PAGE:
If you think it’s OK to use the popular exfoliants to scrub your face or body, think again. Where do these undigestable pellets end up? In the oceans and tummies of sea creatures.
The push is on in Washington state to ban synthetic plastic microbeads, the tiny pieces of plastic sometimes used in face washes and bath products as an exfoliant. But in a twist, an environmental group working to curb plastic pollution is critical of the plan, while manufacturers of microbead-laden beauty products are pushing it.
The small plastic beads, commonly used in facial scrubs and body washes, are known to pollute waterways and can end up in the bellies of fish and other marine animals, according to the state Department of Ecology.
A proposal in the Legislature would phase out products containing the synthetic microbeads by 2020. House Bill 1378 will receive a public hearing at 8 a.m. Thursday (Jan. 29) before the House Environment Committee.
As written, though, the legislation would only ban microbeads that are made out of plastic that isn’t biodegradable, which one environmental group said wouldn’t solve the problem.
Even ‘biodegradable’ microbeads are a problem
The biodegradable plastics now on the market don’t break down in cold environments such as the ocean, according to 5 Gyres, a nonprofit working to reduce plastic pollution in the world’s oceans. Instead, the currently available biodegradable plastics need to be composted in a high-heat industrial compost facility, said Anna Cummins, executive director of the group.
5 Gyres has been critical of a similar law passed in Illinois last year that also targets only non-biodegradable plastic microbeads.
“The whole point is to prevent these toxic plastic pellets from entering our oceans,” Cummins said. “Replacing plastic microbeads with compostable plastic microbeads would be a huge loss for the environment.”
Yet the Personal Care Products Council, a national trade group representing about 600 companies, is supporting the legislation. So is the state Department of Ecology.
Ground seeds a great idea
Karin Ross, director of government affairs for the Personal Care Products Council, said there aren’t many scientific studies yet showing that microbeads have become a large pollution problem, but manufacturers want to get ahead of the issue. She said manufacturers of personal care products are already switching voluntarily to alternatives to plastic microbeads, which she said may include natural exfoliants such as ground seeds.
“The industry has taken the worries about them possibly ending up in waterways very seriously,” Ross said.
Ross made no mention of biodegradable plastics being used as an alternative, but said she couldn’t speak to all the products in development by companies represented by her organization.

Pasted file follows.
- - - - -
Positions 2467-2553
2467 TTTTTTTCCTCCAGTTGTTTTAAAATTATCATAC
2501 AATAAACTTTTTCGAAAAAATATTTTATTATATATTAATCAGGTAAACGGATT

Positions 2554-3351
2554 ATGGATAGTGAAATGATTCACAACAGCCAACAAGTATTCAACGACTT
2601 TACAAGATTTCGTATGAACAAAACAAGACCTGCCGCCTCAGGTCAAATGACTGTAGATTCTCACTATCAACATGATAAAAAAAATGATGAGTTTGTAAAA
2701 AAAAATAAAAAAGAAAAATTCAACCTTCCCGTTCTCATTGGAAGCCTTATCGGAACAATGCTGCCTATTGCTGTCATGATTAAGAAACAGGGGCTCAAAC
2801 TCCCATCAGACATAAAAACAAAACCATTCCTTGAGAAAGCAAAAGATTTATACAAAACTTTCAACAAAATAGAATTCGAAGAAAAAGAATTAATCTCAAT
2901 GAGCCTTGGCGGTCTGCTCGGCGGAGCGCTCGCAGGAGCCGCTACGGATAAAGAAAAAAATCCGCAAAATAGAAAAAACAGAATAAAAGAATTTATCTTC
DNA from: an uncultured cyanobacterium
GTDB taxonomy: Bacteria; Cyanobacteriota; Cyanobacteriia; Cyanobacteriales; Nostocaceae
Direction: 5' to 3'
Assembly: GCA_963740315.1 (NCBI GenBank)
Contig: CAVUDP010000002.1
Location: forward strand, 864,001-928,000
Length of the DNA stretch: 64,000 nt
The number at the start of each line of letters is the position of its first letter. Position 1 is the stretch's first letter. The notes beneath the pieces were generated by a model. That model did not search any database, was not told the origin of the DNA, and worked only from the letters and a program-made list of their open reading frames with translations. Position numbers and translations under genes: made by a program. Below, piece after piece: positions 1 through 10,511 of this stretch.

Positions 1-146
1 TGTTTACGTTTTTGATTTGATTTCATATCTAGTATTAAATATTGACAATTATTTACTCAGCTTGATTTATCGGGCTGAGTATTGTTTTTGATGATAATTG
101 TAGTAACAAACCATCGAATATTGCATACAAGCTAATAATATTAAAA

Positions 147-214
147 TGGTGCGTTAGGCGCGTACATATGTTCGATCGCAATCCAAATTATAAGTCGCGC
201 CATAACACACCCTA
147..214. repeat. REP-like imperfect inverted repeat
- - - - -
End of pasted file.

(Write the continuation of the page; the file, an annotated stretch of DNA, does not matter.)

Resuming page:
The proposal the House committee will hear Thursday would phase out products containing non-biodegradable plastic microbeads over a five-year period. Under the bill, it would be illegal for anyone in Washington to manufacture or knowingly sell any products containing synthetic microbeads starting in January 2020.
Hefty fines ahead
Violators could be fined between $1,000 and $10,000.
Microbeads are defined in the legislation as plastic particles less than 5 millimeters in diameter that are used for exfoliation. An identical bill has been introduced in the Senate, and both bills have a mix of Republican and Democratic supporters.
State Rep. Joan McBride, D-Kirkland, said her intention in sponsoring the House version of the legislation is to stop microbead pollution in waterways.
She said Wednesday that she hadn’t heard of any opposition to the bill until a reporter told her of 5 Gyres’ concerns. She said she is open to amending the the bill to apply to all products with plastic microbeads, regardless of whether they are made of biodegradable or non-biodegradable plastic.
McBride said the plastic microbeads are particularly problematic because they are often too small to be caught by water filtration systems.
She said that she’s worried about plastic microbeads contaminating the state’s food supply and damaging aquatic ecosystems.
“They’re not meant to be ingested,” McBride said. “They work at exfoliation — they don’t work as food for fish.”
By Melissa Santos. Source: The News Tribune
Do you remember our story about this issue written by our journalist who sailed with Five Gyres and collected this awful plastic soup in the ocean? She sent stories along the way, with graphic details. Refresh your memory with the last one here. Read many more stories on this topic in the Green Times. Use the search button and insert Five Gyres or plastic pollution.